Quotation Marks

Quotation marks, also known as inverted commas or speech marks, play an important role in highlighting spoken language, quotes or titles within a body of text.

Their main function is to represent the exact language (either spoken or written) that originated from somewhere outside of the text itself.

There are two types of quotation marks:

  • Double quotes (“)
  • Single quotes (‘)

Double Quotation Marks

Double quotation marks are used to mark the beginning and end of a passage that represents spoken language, direct quotations, or specific phrases and words. Their purpose is to indicate the exact language that was spoken or written by someone else.

  • Example 1 – Direct Speech: Double quotation marks encase the exact words someone has said. “She said, ‘I will be there tomorrow.'”
  • Example 2 – Direct Quotation: When quoting material from a source, use double quotation marks to signify the quoted text. According to the report, “Climate change has severe impacts on the global ecosystem.”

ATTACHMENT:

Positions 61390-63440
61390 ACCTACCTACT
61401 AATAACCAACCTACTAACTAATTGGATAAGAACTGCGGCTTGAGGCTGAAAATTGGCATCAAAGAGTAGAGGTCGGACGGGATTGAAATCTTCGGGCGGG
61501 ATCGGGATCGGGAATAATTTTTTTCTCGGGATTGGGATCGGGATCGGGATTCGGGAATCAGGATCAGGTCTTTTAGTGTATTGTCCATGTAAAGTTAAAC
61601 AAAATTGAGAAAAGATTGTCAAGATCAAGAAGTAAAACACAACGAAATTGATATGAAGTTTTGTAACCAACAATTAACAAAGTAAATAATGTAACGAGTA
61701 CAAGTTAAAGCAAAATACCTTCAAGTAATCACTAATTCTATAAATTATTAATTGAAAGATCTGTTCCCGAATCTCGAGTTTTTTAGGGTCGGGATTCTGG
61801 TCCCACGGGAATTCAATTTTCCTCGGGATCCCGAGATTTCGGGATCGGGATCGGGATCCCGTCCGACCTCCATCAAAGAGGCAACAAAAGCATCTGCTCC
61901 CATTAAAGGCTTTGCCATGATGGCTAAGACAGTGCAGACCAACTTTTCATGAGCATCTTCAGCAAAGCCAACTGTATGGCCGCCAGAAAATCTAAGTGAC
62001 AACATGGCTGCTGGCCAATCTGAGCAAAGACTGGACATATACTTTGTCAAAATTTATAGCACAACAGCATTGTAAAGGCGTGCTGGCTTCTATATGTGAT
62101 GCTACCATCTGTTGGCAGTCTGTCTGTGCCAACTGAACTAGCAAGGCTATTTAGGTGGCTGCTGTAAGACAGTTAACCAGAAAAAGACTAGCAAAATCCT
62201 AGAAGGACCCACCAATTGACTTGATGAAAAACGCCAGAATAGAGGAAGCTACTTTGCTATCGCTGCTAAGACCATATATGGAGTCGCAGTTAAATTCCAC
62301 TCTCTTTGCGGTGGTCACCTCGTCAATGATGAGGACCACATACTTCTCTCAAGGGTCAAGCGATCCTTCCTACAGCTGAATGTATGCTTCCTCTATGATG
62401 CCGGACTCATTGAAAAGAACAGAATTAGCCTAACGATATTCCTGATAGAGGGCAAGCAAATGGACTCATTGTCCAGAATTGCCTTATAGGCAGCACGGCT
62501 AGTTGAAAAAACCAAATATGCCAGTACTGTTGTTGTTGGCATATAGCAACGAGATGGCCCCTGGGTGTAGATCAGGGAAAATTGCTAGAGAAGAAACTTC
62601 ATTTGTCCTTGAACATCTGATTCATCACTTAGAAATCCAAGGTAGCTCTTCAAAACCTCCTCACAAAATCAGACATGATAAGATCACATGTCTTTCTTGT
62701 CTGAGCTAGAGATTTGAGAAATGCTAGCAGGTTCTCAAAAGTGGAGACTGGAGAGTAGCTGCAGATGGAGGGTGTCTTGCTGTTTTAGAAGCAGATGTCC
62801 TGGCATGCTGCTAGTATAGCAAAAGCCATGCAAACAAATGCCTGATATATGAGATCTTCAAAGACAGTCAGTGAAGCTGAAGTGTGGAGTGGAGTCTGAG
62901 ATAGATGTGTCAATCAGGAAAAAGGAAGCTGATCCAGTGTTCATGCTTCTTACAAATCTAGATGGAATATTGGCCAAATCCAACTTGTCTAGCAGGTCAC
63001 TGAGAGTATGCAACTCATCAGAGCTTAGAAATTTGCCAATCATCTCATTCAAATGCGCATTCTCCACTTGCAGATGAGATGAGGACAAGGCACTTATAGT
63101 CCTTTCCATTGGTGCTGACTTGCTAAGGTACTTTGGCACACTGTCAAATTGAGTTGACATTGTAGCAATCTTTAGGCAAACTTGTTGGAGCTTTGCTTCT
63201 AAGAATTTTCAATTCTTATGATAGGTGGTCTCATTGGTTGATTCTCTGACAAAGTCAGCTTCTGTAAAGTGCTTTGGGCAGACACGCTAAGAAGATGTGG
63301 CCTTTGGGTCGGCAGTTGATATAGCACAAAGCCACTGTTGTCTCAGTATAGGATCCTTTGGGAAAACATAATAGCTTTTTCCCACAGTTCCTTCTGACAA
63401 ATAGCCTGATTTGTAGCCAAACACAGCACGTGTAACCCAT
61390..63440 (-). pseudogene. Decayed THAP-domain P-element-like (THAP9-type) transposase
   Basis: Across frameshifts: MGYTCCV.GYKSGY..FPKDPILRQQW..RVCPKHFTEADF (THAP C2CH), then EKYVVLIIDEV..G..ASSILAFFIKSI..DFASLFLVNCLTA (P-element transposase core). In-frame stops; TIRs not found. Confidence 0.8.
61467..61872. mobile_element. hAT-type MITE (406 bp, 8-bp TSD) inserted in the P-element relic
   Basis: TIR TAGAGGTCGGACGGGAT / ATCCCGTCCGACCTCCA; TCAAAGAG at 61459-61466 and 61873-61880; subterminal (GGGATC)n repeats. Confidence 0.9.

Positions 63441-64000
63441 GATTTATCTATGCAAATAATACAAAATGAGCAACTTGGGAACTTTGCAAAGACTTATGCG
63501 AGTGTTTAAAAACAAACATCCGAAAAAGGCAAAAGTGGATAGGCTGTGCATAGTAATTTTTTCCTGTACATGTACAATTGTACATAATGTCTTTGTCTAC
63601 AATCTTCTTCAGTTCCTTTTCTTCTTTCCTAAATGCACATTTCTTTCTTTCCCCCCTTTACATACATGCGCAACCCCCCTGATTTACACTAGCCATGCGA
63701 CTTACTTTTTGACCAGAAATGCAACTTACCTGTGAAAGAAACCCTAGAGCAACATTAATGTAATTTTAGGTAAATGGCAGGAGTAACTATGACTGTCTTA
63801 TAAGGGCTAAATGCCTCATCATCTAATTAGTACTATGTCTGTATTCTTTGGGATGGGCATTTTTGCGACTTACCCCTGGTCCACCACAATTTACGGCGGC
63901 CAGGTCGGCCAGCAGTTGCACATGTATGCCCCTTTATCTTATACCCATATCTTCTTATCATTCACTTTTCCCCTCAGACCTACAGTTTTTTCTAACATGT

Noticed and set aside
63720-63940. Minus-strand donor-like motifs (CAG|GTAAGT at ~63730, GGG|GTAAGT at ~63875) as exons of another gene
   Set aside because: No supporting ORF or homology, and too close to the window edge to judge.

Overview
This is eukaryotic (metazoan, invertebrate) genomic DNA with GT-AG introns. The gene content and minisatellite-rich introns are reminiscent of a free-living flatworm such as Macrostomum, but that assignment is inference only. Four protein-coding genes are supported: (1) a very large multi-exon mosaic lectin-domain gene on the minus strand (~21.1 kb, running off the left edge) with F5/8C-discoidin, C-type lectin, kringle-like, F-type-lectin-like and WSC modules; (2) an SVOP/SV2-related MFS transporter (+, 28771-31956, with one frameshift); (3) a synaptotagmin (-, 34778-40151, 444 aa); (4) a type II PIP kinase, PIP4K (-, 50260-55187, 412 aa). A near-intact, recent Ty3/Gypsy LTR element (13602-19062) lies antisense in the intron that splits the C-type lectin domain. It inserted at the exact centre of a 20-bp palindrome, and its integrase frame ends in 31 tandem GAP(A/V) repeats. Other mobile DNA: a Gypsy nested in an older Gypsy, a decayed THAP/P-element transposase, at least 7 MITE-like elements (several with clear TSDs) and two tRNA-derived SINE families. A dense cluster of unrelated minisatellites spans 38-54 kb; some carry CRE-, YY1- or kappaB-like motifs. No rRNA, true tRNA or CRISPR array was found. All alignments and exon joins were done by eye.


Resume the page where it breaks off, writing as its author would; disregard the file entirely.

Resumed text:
• Example 3 – Irony or Unusual Usage: Double quotes can be used to emphasise a word or phrase to signal that it is being used in an ironic or unusual way. He was the “life” of the party, sitting alone in a corner the entire night.

Single Quotation Marks

Single quotation marks are generally used within double quotation marks to indicate a quotation within a quotation. This is when a character is speaking and quoting someone else’s speech.

  • For example: “I heard her shout, ‘I can’t make it.'”

We can also use single quotation marks to denote definitions, translations or specific titles within a sentence.

  • For example: He said that the word ‘serendipity’ means finding something good without looking for it.

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